Kurt Busch’s day in Sunday’s NASCAR Cup Series O’Reilly Auto Parts 253 at the Daytona International Speedway Road Course had all of the calling cards of a classic exhilarating roller coaster ride, as it was an up and down, and up and down, and up kind of day.
The Las Vegas-native started the day from way back in 17th, before making his way up to fifth by the end of Stage 1. He continued to climb the hill up to second-place by the end of Stage 2, and on the opening lap of the final Stage, it looked like he had firm grasp of the control of the race as he had moved to the lead.
Then, in an instant, Busch found himself going off the edge of the coaster’s tallest mountain. All of the progress was gone.
Busch clipped a rumble strip, which sent him skidding into the grass, then spinning around and around. Before he was able to get his No. 1 machine back on track, Busch had fallen to 27th position and it appeared any hope of a good finish — much less a win — had evaporated.
“Man, I just crossed over that fine-line of grip and the car – it’s there, but I was just over-driving,” Busch said of his incident following the race. “The tires at this track, with the worn-out asphalt in that infield section, is really easy to step over the line. I actually took a deep breath and just said ‘stay cool, stay cool’, and then I pounded that curb and it shot me straight out.”
Luckily for the 42-year old, a roller coaster ride isn’t done after your descent from the tallest peak.
The 2004 NASCAR Cup Series champion continued to scratch and claw his way back up the leaderboard. A few laps after his off-road excursion, Busch found the rear bumper of Brad Keselowski’s No. 2 Discount Tire Ford Mustang, and sent him for a ride while battling for the 23rd position.
While Keselowski was forced to endure his own version of Roller Coaster Tycoon: NASCAR Edition, Busch soldiered on and kept his head down.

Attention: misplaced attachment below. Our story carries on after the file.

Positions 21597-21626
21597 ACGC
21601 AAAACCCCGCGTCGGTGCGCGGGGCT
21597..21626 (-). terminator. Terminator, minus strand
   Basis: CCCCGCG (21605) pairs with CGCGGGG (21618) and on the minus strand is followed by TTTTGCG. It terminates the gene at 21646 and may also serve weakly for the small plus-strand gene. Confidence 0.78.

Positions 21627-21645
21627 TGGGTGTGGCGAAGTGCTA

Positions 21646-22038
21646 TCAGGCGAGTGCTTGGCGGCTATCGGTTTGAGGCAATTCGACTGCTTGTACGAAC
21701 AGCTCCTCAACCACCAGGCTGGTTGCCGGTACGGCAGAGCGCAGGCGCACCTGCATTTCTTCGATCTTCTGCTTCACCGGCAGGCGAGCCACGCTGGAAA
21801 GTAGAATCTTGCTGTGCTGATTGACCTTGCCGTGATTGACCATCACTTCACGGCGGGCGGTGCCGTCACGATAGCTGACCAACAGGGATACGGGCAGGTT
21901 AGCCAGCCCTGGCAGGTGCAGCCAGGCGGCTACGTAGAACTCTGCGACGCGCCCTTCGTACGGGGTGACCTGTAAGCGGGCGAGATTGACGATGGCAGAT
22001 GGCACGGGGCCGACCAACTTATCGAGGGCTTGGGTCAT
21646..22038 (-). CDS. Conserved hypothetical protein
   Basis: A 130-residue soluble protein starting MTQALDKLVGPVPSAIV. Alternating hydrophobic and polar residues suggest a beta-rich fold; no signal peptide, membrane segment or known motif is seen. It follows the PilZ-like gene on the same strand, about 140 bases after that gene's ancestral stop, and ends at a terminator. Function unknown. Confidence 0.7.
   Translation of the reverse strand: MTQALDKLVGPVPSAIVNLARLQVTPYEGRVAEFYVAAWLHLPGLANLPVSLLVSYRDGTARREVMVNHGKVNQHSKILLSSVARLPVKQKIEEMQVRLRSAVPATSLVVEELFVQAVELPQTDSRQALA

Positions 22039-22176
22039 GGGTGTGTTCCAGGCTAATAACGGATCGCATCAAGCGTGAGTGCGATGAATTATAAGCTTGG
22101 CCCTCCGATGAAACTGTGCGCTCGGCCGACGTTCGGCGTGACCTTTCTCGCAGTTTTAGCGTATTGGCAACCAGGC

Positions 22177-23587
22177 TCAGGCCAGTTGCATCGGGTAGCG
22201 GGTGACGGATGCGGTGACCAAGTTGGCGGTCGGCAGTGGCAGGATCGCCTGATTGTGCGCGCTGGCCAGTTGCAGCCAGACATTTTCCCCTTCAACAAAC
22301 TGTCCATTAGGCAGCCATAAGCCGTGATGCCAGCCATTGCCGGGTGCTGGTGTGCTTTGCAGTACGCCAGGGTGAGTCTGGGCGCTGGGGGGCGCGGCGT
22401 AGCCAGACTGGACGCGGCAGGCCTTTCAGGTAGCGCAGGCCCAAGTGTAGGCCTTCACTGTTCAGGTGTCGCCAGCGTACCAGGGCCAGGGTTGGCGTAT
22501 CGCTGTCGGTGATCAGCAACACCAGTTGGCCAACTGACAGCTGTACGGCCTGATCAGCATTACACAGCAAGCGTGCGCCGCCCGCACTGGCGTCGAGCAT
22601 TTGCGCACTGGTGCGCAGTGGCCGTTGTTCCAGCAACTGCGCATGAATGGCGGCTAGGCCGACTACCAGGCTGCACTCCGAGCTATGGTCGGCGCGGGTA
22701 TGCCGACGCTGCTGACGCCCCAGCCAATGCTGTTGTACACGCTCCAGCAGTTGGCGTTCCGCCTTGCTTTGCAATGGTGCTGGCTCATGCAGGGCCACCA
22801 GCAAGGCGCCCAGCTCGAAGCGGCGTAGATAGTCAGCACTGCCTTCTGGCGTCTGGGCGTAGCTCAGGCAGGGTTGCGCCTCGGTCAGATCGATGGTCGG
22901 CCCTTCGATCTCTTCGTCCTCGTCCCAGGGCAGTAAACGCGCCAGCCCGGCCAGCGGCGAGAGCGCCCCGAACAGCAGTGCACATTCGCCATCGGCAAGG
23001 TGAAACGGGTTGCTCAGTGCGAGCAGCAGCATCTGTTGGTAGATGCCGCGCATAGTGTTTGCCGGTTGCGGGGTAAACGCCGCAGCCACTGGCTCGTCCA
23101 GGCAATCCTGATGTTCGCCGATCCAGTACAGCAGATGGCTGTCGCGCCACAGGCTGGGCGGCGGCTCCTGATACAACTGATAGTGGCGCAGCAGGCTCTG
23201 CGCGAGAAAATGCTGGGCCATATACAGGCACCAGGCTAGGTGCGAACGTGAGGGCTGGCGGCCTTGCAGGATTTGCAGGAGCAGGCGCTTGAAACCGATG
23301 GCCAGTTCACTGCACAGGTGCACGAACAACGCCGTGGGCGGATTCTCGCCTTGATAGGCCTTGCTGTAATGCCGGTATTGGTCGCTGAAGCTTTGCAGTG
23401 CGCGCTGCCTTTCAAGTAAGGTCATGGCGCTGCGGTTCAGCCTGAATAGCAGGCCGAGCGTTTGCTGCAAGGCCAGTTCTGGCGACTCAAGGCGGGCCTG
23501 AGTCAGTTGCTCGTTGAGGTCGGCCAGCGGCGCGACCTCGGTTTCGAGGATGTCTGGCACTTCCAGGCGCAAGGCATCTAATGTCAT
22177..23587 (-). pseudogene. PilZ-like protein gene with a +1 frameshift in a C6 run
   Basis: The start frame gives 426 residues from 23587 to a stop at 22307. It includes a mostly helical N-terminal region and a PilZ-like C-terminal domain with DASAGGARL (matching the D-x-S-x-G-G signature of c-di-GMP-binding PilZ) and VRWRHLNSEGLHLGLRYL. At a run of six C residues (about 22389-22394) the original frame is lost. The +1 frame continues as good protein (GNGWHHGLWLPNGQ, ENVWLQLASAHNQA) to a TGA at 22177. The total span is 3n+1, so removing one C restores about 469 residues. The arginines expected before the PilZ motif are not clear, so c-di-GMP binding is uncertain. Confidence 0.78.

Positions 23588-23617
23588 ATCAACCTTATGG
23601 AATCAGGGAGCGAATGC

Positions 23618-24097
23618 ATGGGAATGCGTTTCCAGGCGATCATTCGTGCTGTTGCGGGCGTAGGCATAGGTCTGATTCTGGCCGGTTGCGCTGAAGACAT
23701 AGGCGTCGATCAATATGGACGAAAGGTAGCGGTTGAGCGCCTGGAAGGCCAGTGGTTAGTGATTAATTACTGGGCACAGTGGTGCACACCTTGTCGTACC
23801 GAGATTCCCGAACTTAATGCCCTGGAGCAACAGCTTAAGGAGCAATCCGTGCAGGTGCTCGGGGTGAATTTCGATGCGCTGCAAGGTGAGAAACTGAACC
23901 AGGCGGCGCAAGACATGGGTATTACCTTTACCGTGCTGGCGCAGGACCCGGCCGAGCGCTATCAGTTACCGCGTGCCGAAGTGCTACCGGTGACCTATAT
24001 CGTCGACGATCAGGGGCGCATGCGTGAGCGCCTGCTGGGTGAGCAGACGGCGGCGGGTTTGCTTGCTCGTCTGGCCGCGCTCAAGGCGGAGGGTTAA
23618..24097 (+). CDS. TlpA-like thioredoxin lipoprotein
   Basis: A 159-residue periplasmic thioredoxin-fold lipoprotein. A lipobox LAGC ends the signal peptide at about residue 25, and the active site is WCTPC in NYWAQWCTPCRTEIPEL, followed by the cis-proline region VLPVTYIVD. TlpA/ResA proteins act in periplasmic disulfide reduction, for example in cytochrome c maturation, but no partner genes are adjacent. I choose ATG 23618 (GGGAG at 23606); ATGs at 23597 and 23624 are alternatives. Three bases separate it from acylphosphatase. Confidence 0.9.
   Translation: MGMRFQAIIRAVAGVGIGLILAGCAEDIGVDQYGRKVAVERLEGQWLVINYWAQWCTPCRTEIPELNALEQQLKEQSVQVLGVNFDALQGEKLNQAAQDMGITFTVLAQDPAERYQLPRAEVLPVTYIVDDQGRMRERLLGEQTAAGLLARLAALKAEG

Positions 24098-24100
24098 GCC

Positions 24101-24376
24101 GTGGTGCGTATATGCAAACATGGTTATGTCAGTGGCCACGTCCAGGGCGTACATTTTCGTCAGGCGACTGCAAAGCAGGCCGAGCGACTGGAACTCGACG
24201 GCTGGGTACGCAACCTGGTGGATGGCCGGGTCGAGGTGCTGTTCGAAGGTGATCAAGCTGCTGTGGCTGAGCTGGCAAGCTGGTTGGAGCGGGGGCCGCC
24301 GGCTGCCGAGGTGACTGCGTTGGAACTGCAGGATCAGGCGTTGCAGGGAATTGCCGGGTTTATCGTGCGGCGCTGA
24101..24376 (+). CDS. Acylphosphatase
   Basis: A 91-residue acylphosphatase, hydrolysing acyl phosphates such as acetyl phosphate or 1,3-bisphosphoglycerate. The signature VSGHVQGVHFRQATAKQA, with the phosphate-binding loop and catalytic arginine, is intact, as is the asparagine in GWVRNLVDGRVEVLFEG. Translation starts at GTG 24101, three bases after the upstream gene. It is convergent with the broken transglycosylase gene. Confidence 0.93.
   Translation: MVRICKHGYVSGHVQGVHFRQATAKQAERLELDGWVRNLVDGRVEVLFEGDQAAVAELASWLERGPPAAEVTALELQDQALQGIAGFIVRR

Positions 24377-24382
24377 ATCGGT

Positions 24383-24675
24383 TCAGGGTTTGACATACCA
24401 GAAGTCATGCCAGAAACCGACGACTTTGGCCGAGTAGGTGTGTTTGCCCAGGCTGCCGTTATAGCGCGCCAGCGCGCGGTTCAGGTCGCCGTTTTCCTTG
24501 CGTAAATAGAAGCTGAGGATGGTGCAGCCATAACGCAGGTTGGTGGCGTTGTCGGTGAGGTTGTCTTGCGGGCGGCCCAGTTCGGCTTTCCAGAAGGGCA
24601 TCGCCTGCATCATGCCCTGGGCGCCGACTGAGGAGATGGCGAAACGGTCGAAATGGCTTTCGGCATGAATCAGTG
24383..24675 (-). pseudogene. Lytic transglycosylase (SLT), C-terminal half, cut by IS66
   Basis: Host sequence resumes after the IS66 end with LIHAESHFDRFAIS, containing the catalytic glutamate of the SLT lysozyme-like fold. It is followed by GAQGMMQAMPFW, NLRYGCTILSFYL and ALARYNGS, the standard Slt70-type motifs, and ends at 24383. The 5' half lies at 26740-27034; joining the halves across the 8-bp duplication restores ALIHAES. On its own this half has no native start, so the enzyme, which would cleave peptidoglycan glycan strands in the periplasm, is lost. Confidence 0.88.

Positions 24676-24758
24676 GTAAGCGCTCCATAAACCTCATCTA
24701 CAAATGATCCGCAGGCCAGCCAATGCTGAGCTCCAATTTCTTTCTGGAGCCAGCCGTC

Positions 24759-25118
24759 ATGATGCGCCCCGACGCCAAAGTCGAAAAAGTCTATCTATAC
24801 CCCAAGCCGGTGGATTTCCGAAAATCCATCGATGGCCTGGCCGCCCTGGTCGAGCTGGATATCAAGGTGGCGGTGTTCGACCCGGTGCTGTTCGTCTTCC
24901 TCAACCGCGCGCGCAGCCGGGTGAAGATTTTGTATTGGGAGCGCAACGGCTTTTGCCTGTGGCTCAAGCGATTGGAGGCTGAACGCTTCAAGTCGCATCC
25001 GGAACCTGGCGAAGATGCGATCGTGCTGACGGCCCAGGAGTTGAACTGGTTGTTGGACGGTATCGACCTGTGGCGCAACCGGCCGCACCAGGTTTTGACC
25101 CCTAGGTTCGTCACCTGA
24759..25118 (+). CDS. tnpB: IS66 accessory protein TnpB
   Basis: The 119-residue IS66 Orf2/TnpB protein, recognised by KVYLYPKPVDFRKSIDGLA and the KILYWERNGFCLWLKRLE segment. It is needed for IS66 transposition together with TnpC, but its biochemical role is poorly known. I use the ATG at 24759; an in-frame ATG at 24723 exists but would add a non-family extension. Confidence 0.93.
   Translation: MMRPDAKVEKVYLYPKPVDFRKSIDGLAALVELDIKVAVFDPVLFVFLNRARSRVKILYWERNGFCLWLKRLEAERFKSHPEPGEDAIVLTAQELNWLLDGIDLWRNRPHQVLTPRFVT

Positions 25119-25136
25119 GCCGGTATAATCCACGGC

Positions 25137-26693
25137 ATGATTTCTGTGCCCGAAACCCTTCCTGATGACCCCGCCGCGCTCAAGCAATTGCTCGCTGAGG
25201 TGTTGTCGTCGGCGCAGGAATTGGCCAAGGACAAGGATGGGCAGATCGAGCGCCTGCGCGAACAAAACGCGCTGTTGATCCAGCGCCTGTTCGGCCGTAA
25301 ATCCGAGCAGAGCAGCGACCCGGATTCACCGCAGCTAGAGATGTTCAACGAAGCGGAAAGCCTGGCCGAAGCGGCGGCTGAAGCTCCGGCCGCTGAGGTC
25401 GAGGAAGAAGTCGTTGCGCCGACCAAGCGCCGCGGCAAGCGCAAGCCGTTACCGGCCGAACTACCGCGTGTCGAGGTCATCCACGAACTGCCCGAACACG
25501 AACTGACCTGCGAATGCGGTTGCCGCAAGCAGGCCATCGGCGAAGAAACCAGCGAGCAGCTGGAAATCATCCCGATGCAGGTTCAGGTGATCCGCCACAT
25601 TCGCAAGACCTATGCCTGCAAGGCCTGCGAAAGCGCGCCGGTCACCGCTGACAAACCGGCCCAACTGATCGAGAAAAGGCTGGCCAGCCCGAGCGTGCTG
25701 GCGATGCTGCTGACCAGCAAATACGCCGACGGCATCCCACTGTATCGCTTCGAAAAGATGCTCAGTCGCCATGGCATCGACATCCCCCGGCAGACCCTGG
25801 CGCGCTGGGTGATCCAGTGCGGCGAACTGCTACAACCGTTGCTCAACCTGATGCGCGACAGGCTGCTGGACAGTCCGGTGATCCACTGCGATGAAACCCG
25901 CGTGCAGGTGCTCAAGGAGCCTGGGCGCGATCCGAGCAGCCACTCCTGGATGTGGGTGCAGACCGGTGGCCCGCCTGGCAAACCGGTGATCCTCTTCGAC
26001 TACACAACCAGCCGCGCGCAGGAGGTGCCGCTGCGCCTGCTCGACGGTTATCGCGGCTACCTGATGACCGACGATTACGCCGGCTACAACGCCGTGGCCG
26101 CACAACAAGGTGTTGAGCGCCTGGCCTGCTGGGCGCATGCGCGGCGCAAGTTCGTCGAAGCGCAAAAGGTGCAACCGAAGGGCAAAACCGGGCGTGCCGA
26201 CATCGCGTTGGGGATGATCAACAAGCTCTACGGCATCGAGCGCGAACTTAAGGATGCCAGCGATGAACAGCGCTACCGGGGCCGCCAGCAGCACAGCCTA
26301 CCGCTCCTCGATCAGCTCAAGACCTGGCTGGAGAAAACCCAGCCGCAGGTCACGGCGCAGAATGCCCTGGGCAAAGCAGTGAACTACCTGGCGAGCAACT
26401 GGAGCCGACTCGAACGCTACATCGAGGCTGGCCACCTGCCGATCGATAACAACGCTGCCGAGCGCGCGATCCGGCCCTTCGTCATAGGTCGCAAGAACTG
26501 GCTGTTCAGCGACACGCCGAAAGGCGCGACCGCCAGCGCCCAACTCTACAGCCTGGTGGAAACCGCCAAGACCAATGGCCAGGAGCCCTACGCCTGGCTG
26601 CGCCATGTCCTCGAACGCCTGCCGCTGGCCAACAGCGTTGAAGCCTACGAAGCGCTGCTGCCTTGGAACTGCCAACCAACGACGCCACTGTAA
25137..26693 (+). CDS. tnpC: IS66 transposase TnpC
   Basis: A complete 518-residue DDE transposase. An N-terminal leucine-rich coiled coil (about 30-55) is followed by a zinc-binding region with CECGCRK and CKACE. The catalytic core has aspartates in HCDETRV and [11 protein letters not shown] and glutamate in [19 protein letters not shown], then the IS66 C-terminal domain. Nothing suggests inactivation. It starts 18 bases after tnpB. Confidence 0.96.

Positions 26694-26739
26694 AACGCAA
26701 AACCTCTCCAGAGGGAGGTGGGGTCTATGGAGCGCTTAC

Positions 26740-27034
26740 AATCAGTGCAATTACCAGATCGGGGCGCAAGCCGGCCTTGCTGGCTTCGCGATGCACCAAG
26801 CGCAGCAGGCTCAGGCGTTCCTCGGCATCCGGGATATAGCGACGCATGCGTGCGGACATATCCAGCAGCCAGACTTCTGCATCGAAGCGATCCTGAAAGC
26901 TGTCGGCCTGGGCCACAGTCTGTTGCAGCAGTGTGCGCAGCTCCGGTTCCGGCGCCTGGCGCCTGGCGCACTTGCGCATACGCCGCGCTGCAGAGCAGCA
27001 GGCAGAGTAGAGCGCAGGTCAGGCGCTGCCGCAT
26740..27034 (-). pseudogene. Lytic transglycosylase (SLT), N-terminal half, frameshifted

It looked like a top-15 to top-20 was a realistic possibility for Busch. Then, on lap 56, NASCAR called a caution for weather, which changed everything.
It re-racked the field, and helped Busch close the gap he had to the leaders, but more importantly, this caution set the stage for an ensuing set of other cautions that helped Busch and crew chief Matt McCall get on a new strategy in an attempt to flip their good day gone bad, which had then turned okay, into a potentially great finish.
While a large portion of the field, including Chase Elliott, who led a race-high 44 laps, hit pit road for fresh tires, Busch was among a group of 11 drivers that opted to run the remainder of the race on older tires in hopes that the track position would equal a net gain in the finishing position column.
For Busch, who restarted third with 12 laps to go, the gamble paid off in the form of a fifth-place finish.
“Matt McCall, all my guys – they had an awesome day on pit road, strategy-wise and with their stops to get us that track position and to get us back up front,” Busch said after a hard-fought finish. “If I’m going to make a mistake, it’s on me to then dig us out of that hole and stay out there on old tires. Really good points day; top-five I think in all the stages. So, that’s a good checkmark to bounce back after the Daytona 500. Thanks to Monster Energy, Chevy, GearWrench – we’re rolling now.”
Busch isn’t kidding about the bounce back for his team after the Daytona 500, where he was crashed out before the finish. The fifth-place effort on Sunday, elevated Busch and the No. 1 team from 20th to eighth in the NASCAR Cup Series driver point standings.
Now, Busch will attempt to take this newfound momentum to Homestead-Miami Speedway next weekend. Busch has one win at Homestead, but it came way back in 2002. The 1.5-mile speedway hasn’t been too kind to Busch in recent seasons as he has one top-10 finish in his last five starts there, but if Sunday’s race at the Daytona Road Course is any indication, Busch will never give up.
Toby is the Founder, Editor and go-to man for TobyChristie.com. He is also the co-host of The Final Lap Weekly Podcast. Additionally, Toby is a NMPA (National Motorsports Press Association) award winning writer, and has followed NASCAR as a fan since 1993.